Besides, China has already emerged as superpower and hence wants to put road blocks in India’s rise. But it would be in mutual interest for the two to come together. However this is not going to happen any time soon.
So propping up Pakistan against India is therefore a low-cost option for China to contain India so as to ensure that New Delhi remain grounded in South Asia and serve Beijing’s long-term geo-strategic interest. China also sees India as an obstacle in its hegemony tendencies. India’s Pak centric obsession gives China, a greater freedom of action in Asia and helps Beijing achieve strategic aims better without any competition from India.
Hence China will not let go any opportunity that comes its way to use Pakistan against India. So China will never abandon Pakistan but at the same time it will not be totally against India. It will therefore soften its stand on Kashmir gradually, which will be directly proportional to the growing economic, strategic and military strength of India.
So the strategy for India should be to leapfrog in economic development as China did in the last 3or 4 decades so that India’s importance grew in the international arena. At the same time it should keep up is pressure to form a global alliance to fight the menace of terrorism of which Pakistan is its fountain head. While China may want to use Pakistan to contain India, Beijing is also wary of Islamic terrorism in its own backyard.
China, having borders with Pakistan and Afghanistan in Xinjiang, fears Islamic fundamentalism is fomenting trouble in its sensitive western region with sizeable muslim population. There is a growing fear in Beijing that this fundamentalism may become a cause of harm in harmony in the rest of China. This is one of the reasons that in a recent statement Chinese external affair minister stated that Pakistan is not China’s ally but China’s neighbour. Such a statement was just beyond comprehension a couple of decades ago.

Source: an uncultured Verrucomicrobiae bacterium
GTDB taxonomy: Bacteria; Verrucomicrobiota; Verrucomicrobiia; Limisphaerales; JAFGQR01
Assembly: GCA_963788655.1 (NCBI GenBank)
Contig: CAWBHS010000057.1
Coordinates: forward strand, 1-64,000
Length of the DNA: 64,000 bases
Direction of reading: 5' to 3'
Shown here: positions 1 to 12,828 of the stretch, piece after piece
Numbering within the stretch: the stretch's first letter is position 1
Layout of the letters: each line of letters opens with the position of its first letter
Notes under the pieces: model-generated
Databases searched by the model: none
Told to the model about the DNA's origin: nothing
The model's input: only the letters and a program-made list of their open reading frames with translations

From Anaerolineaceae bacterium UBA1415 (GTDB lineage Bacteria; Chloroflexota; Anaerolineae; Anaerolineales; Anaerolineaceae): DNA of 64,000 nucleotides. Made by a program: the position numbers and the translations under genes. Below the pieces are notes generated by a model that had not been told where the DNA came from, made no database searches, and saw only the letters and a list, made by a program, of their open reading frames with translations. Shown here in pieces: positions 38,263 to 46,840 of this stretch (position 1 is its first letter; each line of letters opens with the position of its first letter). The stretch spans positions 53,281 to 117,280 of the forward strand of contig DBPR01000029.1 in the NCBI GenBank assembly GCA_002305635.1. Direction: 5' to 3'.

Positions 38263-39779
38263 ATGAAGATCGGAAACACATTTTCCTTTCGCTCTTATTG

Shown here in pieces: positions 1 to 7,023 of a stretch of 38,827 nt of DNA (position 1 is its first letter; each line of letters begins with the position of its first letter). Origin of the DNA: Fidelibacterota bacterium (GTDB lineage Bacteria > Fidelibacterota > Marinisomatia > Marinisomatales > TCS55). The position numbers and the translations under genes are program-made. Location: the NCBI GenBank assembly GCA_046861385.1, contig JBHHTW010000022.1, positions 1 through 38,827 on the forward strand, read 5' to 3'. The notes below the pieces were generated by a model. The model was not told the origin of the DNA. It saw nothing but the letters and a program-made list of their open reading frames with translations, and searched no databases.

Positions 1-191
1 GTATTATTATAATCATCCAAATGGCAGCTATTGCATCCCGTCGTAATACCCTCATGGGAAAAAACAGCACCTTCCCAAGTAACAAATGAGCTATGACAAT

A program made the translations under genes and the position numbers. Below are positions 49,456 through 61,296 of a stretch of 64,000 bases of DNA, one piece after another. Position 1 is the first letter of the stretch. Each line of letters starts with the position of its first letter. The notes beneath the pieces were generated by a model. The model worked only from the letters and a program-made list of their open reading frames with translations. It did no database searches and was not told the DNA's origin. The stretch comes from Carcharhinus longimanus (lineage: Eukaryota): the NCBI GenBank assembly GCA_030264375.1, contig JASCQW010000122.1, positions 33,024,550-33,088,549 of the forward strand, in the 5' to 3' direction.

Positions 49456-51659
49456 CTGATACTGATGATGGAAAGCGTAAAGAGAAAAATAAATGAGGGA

So there is shift in Chinese thinking about Pakistan. So China will use Pakistan as a pawn to serve its strategic interests, but will lessen the role of Pakistan in her
foreign affairs. Its support to Pakistan will gradually get moderated. China also understands now its nexus with Pakistan cannot block Indian growth.
In this changing global order, it is advantage India as far as mobilizing diplomatic, economic and strategic offensive against Pakistan is concerned. There is already growing international support to isolate Pakistan, which is shattered economically because of its state policy of aiding and abetting terrorism. With China also gradually drifting away from Pakistan, It will be sooner than later, a global alliance will be formed to tackle the menace of terrorism.
But it will be long drawn affair and India will still have to play its cards well so as to ensure that it did not rub China on the wrong side to ensure this changing trend in Beijing does not get reversed.
K R SUDHAMAN, A SENIOR JOURNALIST, WHO HAS BEEN EDITOR IN PRESS TRUST OF INDIA